(As prepared for delivery)
Good morning, everyone.
It is a pleasure to be here today and to see so many of you again.
Over the past two years, I have stood in front of you, the cotton industry, on a few occasions, and have always spoken about the need to lift the fumigation on-arrival requirement for U.S. cotton.
I am happy to report that you will not hear the words “cotton fumigation” from me again, as our twenty-year effort has paid off.
Through substantial cooperation and collaboration with the Government of Bangladesh, led by the U.S. Department of Agriculture, and immense support from the cotton industry, Bangladesh conducted a risk assessment and concluded that U.S. growers, as of May 16, can now ship cotton to Bangladesh without any market access barriers.
For our American friends in the room, this is a major win that will unlock U.S. potential in this growing market.
As I am sure you are all aware, Bangladesh is the second largest global importer of cotton. It represents the seventh largest export market for U.S. cotton, exceeding $475 million in export value in 2022, and has one of the largest ready-made garment (RMG) export industries in the world.
For our Bangladeshi friends here today, this is also a huge win.
Previously, fumigation imposed a days-long delay in the delivery of U.S. cotton, with you, the Bangladeshi importers, picking up the tab, spending a million dollars annually.
Bottom line: U.S. cotton is the best in the world. It is high-quality and sustainable—and we have the data to prove it.
And now it is much easier for you to procure.
Working together with Bangladesh to solve this issue is a great example of how our two countries can collaborate to increase prosperity and remove trade barriers.
Bangladesh needs high-quality U.S. cotton to fuel its growth and increase its foreign exchange earnings, while American consumers rely on sustainable, high-quality garments produced in Bangladesh.
Bangladesh’s leadership in the global garment industry also comes with expectations and obligations.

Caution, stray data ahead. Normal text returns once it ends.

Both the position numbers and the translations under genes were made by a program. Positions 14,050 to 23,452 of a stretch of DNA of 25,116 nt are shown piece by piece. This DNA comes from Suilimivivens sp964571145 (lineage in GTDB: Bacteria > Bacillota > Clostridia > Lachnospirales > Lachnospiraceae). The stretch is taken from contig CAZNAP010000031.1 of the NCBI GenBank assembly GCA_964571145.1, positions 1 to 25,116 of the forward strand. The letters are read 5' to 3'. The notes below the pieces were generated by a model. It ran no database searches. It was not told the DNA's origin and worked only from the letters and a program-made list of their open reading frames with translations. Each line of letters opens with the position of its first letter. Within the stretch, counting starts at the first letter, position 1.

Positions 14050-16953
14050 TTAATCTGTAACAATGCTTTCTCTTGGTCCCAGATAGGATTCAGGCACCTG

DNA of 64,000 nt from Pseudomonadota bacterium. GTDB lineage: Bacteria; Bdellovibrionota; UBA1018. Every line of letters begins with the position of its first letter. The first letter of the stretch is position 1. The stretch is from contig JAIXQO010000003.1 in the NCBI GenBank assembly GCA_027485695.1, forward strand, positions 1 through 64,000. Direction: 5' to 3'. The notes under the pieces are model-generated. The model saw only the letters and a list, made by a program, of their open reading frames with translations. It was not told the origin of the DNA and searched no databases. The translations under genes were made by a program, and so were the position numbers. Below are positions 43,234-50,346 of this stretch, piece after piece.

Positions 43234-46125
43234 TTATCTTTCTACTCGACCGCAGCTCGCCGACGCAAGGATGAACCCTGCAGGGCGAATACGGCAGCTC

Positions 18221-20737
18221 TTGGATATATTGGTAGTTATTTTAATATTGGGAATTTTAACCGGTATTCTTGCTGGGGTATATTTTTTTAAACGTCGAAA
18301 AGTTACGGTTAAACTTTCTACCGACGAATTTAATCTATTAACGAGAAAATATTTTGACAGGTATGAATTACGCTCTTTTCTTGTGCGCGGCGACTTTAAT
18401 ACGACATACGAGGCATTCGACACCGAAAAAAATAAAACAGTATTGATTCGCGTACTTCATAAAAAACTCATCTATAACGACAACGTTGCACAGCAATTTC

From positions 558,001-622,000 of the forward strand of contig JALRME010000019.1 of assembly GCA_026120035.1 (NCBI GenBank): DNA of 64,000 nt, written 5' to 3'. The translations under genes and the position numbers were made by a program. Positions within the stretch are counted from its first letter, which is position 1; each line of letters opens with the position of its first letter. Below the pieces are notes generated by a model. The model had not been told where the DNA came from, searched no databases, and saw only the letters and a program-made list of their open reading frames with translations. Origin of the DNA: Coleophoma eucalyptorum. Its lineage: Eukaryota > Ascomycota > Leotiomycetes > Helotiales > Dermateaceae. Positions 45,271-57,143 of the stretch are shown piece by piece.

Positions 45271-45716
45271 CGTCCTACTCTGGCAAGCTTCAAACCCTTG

These include not just sourcing high-quality and sustainably grown cotton and producing good quality products, but also ensuring good, safe working conditions where workers’ rights and dignity are respected.
Many of the brands in the room today can play a crucial role in using sustainably sourced cotton, pushing for fairer pricing, and improving labor rights, particularly on freedom of association and collective bargaining in the RMG sector.
Returning to sustainable cotton sourcing, I was happy to learn that many of you here today are members of the U.S. Cotton Trust Protocol.
I also hear that a new U.S. brand, American Eagle Outfitters, has just signed on. Congratulations!
Sustainability efforts, such as this one, set the United States apart from our competitors.
The Trust Protocol is the first program to provide both access to full supply chain transparency and science-based field-level, verified data.
The Trust Protocol also contains robust criteria for labor practices in the U.S. cotton industry.
Again, we are not only saying our cotton is sustainable, we are backing it up with data.
The actions we take to fight climate change will be the defining legacy of our generation. Reducing our environmental footprint is paramount.
I have been impressed by the many concrete steps that Bangladeshi companies have taken to improve sustainability throughout the RMG industry.
Circularity, LEED-certified factories, joining the Trust Protocol; this list goes on.
You are the industry leaders, and I encourage everyone here today to continue to innovate and promote best environmental and labor practices in Bangladesh and around the globe.
The United States has been a proud partner of Bangladesh since its independence. We are also your largest RMG customer.
We have a lot to celebrate in our relationship and look forward to continuing to work together over the next 50 years and beyond.